Google Chrome Zero-Day: What Are The Risks?

Tuesday, March 19, 2019

Sam Bocetta


Google Chrome has long been considered one of the most reliable, effective, functional and secure web browsers. So when the news of a “zero-day” recently arrived, users were naturally concerned.

The biggest threat of zero-day is not that it was drawn up by online users that like to gossip, but actually spread across the internet by Google’s own engineers.

It is rare that Google admits to such vulnerabilities, though it was satisfying to see them own up when they realized potential exposure.

What is Google Chrome zero-day and what does it mean to your own personal devices? What are the security threats? That’s what we’re going to discuss in this article:

Why is Google Chrome Zero-Day A Big Deal?

After engineers at Google urged users to patch earlier this month when a new vulnerability known as zero-day (CVE-2019-5786) was announced to the public it quickly became aware that Google was referring to a full exploitation that escapes the sandbox and leads to remote code execution.

In the IT world, being able to exploitate a sandbox entirely and lead to remote code execution is quite a feat, especially when dealing with one of the most powerful technological companies in the world.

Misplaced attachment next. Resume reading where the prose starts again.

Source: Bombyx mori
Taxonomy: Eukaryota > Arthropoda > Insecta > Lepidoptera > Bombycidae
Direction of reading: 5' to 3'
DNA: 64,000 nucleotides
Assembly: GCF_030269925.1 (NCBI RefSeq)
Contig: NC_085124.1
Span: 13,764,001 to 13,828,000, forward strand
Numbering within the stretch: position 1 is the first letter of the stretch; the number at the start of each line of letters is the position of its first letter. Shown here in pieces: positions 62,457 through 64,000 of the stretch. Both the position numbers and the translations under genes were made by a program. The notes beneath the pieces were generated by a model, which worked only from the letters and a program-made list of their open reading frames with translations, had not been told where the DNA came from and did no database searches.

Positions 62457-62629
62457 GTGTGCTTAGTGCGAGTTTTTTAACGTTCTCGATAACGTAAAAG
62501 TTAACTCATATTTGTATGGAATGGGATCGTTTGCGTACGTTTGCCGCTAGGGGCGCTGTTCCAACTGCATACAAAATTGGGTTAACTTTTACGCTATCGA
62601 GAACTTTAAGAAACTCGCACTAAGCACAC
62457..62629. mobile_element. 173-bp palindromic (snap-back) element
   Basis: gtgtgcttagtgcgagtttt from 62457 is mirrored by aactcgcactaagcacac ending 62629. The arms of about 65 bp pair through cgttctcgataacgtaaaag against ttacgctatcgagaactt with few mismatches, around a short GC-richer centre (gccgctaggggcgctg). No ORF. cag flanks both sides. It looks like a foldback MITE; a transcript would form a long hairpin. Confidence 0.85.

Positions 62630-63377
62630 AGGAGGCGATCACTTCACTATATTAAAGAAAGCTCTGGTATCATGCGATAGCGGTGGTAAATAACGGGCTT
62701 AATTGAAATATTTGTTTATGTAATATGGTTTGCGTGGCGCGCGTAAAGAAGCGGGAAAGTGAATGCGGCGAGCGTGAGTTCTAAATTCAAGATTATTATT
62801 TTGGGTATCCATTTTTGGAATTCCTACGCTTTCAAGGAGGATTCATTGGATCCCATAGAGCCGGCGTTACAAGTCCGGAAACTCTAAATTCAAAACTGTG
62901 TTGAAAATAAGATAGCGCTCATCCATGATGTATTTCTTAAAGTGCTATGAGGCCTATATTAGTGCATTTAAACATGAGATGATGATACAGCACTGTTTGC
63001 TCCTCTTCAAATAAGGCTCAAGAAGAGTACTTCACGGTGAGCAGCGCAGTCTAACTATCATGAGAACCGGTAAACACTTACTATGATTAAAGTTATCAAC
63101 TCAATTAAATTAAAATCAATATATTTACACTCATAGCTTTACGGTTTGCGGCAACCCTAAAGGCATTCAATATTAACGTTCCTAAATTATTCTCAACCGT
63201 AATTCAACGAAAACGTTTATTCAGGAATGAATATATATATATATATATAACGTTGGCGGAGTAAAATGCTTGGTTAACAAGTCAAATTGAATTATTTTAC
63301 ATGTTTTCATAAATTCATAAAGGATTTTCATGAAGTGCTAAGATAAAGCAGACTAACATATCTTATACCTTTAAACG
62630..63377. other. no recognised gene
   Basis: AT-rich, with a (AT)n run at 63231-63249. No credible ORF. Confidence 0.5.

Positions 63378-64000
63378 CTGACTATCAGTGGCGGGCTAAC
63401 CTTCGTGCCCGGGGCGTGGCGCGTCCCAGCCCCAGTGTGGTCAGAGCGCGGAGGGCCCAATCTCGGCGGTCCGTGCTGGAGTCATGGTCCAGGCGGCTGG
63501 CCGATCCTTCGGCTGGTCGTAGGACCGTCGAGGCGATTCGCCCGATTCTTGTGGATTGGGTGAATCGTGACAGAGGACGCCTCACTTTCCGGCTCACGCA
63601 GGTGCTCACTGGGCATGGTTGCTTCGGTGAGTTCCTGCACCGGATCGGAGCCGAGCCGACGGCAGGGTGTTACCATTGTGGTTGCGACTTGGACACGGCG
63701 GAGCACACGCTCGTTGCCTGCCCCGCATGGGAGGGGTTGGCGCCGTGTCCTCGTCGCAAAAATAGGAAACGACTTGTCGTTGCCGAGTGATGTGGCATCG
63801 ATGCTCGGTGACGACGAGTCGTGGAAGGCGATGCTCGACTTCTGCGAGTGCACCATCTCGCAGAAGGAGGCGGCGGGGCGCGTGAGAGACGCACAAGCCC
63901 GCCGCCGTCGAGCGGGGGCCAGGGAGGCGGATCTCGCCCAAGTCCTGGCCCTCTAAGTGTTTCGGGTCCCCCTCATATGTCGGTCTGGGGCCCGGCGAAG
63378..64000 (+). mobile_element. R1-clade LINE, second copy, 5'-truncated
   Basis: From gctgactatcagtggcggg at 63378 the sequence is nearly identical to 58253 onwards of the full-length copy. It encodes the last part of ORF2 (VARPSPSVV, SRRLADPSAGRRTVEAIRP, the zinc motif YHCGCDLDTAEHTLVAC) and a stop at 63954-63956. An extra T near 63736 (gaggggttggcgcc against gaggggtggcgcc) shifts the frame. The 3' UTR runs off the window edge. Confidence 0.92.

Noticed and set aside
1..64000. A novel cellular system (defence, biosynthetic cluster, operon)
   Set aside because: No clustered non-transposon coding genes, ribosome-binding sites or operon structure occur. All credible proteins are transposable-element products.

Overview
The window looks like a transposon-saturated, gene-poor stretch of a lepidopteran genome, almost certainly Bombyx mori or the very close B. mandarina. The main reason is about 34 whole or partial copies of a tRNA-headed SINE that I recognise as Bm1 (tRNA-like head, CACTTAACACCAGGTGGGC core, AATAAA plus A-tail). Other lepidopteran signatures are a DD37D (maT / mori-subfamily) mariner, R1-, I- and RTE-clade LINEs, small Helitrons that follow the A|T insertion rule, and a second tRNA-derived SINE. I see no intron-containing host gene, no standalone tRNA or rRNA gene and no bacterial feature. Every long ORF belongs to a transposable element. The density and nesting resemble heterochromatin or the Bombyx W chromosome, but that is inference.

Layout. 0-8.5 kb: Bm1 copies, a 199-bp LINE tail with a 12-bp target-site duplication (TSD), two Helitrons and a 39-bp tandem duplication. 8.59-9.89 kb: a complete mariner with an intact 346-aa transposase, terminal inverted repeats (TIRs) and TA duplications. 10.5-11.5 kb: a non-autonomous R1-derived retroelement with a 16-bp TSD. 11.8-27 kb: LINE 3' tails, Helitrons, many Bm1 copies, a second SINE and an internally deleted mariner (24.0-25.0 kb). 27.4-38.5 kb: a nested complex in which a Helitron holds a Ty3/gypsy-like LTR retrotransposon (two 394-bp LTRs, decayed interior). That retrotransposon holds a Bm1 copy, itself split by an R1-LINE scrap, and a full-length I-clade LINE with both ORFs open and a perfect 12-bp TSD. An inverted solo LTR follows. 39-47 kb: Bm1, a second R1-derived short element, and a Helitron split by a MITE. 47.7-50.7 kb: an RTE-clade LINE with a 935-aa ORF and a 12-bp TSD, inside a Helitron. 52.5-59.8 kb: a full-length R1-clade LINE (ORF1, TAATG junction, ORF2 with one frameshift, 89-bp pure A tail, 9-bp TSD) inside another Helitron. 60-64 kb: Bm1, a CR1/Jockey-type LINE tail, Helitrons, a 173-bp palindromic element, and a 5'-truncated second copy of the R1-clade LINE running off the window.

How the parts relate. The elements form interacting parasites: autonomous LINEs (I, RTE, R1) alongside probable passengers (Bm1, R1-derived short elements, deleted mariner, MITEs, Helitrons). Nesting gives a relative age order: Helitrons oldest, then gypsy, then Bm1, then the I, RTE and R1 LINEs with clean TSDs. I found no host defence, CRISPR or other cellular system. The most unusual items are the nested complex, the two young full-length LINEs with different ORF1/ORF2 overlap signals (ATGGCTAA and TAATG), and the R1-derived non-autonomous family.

In fact, it is so rare that the feat is rarely achieved only in settings like a Pwn2Own competition, and rarely in actual life.

Furthermore, according to the individual at Google who first discovered the attack, he believes that another zero-day threat exists in Microsoft Windows and at the time of this publication has not yet been patched.

The engineer basically suggested that he believed the two zero-day attacks could be linked which would produce even further complications.

How Can You Avoid Zero-Days?

The first step is to check what version of Google Chrome you are using for your web browser. If the version is below 72.0.3626.121, your computer is vulnerable to an attack. Yes, Google does feature an automatic update component, however, in order to successfully install the new patch - you must restart the browser.

The last part cannot get emphasized enough. Why? As studies have indicated a good portion of online users are known to keep their tabs opened for days or weeks without ever feeling the need to restart a browser. The problem is, the new patch cannot get incorporated into the security system until the user makes a full restart.

Even if you are worried about losing your tabs, you will not so long as A) you update Google Chrome to its latest version and B) relaunch the browser. Google saves your tabs that were already pulled up even after you close the browser, so they will come right back up.

How Is Google Chrome Zero-Day Impacted By The Third Party Software Injections Ban?

The timing of the zero-day attack has a certain sense of irony given that it comes at a recent point where Google started banning third-party software injections.

The news was not exactly welcomed by a number of Chrome users as approximately two-thirds of them say they use other applications on their devices that also interact with Chrome.